Importantly, though, the argument about family, work, and responsibility that leads to the man’s death is not racially coded in any heavy-handed way; this is a largely universal conflict (though erasing cultural specificity can be another political problem). And it isn’t Mephisto’s gender or sexual ambiguity that initially causes Daredevil to reject him, knocking him off his stool in a fit of righteous anger; it’s other incongruities related to age, place, and speech patterns that make Daredevil realize he’s being manipulated. When the average Joe accuses Daredevil of failing to stop the stabbing because he was “too busy swapping germs with that guy,” Daredevil expresses mild surprise, rather than disgust. I read his real sin as apathy, not desire; though his failure is linked to gender and sexual deviance, it’s arguably more directly linked to his retreat into masculine stoicism.

This story also suggests queer possibilities that extend beyond the fact of Daredevil and Mephisto’s kiss. This kiss isn’t just a kiss; it’s the climax of a larger illustration of the complexity of all gender and sexual identities. As Mephisto informs Daredevil, he has no singular shape: “Male, female, beast, whatever. Things are never what they seem.” Some of us experience gender and sexuality identity as fluidly as Mephisto does; others experience these things as firm, important truths; others land somewhere in between. Yet most of us have experienced having our personal truth misperceived; our gender and sexual identities often depend, in part, on how we’re interpreted by others. Daredevil’s identity is similarly contextual. In seeking purity, he only succeeds in emphasizing his own inherent ambiguity. Daredevil is a cultivated identity distilled into a costume a person wears, much like the shifting shapes Mephisto uses to either disguise his true shapelessness or display his true multiplicity.

That’s powerful, but it’s also dangerous. Daredevil’s crimson second-skin, perfectly streamlined except for the whimsical embellishment of those adorable devil horns, might mean one thing in the context of a superhero battle, and another thing when he’s sitting at a bar surrounded by gendered clichés and tempted by gender fluid demons. Here, Daredevil is either wearing an out-of-season Halloween costume or fetish gear that evokes another type of bar. In any case, he is, like Mephisto, and like any other hero or villain whose unique or multiple names, bodies, faces, or ways of being chafe against societal norms, definitely different, and definitely strange – in other words, definitely some kind of queer.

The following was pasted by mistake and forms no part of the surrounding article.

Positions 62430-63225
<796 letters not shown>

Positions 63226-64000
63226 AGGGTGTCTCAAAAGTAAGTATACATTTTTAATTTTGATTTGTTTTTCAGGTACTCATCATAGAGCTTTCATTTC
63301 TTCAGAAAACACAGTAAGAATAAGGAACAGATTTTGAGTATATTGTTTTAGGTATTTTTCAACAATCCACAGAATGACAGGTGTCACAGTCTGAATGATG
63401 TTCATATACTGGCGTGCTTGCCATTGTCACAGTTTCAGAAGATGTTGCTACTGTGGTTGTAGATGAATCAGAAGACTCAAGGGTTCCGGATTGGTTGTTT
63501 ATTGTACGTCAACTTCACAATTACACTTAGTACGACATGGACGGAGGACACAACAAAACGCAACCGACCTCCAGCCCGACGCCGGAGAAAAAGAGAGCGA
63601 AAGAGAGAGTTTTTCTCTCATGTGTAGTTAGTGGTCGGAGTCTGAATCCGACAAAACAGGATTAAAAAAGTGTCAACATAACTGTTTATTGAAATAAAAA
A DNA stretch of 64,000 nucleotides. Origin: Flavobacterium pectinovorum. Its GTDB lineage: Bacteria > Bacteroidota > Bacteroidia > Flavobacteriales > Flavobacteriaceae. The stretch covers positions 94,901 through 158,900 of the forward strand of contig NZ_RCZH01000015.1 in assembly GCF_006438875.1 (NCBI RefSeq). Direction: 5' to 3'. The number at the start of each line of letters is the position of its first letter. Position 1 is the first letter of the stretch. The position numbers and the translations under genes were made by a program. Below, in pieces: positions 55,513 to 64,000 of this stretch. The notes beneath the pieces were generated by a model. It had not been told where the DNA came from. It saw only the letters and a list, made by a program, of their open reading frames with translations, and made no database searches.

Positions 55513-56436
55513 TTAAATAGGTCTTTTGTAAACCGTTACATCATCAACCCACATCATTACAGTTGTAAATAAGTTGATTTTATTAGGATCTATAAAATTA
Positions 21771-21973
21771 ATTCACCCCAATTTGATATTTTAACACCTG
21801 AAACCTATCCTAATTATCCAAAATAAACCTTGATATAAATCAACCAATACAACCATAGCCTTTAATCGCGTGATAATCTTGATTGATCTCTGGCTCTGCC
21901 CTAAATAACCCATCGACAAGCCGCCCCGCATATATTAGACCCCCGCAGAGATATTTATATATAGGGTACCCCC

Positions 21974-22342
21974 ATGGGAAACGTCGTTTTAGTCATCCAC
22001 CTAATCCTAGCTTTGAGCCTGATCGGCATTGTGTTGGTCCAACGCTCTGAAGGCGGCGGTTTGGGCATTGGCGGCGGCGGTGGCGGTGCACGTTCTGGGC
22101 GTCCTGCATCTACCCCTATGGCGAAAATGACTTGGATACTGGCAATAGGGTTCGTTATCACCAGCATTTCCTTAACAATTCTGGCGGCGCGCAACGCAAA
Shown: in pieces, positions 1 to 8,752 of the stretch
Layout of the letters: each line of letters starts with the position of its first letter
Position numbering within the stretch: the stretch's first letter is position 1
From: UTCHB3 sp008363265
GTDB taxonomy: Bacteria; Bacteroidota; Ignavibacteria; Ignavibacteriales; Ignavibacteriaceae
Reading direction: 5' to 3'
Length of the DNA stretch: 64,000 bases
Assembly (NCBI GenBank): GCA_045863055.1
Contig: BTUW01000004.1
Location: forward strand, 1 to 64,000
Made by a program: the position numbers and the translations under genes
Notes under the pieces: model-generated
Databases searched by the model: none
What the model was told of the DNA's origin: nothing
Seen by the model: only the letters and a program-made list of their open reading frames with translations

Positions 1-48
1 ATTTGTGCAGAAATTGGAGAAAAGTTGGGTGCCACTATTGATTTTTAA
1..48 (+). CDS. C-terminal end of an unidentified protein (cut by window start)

It also matters that there’s no retreat into purity at the end of the issue, no reassertion of the categorical boundaries the comic began troubling on page one. The issue concludes with Daredevil falling upwards, from an approximation of hell down to Earth, specifically, an alley, where he’s once again greeted by the aging starlet and the average Joe, who invite him to the soup kitchen for Christmas dinner. No one is punished, but no one is forgiven, either. Everyone simply is. These characters are united not in sameness of being or purpose, but just because they are, like everyone, more complicated than they might at first appear. We’re left wondering who had a beer with whom, which of them was a devil, and what being a devil means. But then, this is typical of devils, who are often tricksters; by rejecting paradise and tempting change, devil figures routinely challenge simple truths, and compel others to do the same.      

Nocenti’s superhero comics often exploit cliché and iconicity to tell stories that feel like parables without being didactic. Daredevil #266 is a perfect example. This comic’s final subversive act is the way it lands, like Daredevil, on solid ground that’s anything but. Daredevil’s tiny smile in the final panel is, at best, a brief and tenuous respite, a fleeting moment of calm and bright before we and Daredevil barrel onward into the next cluster of conflicts, brave, and hopeful, if not entirely fearless.


Daredevil #266
Writer: Ann Nocenti
Artist/Co-Plotter: John Romita Jr.
Inker: Al Williamson
Colourist: Gregory Wright
Letterer: Joe Rosen


Anna is a writer, talker, and PhD-haver. She’s published widely on representations of race, gender, and sexuality within a variety of popular media genres and forms, including action-adventure television, superhero comics, professional wrestling, and sports culture. She’s the editor of the anthology Supersex: Sexuality, Fantasy, and the Superhero and co-hosts the podcasts Three Panel Contrast (a monthly discussion of comics classics) and The Oh Gosh, Oh Golly, Oh Wow! Podcast (a weekly, issue-by-issue re-read of Marvel’s classic Excalibur series).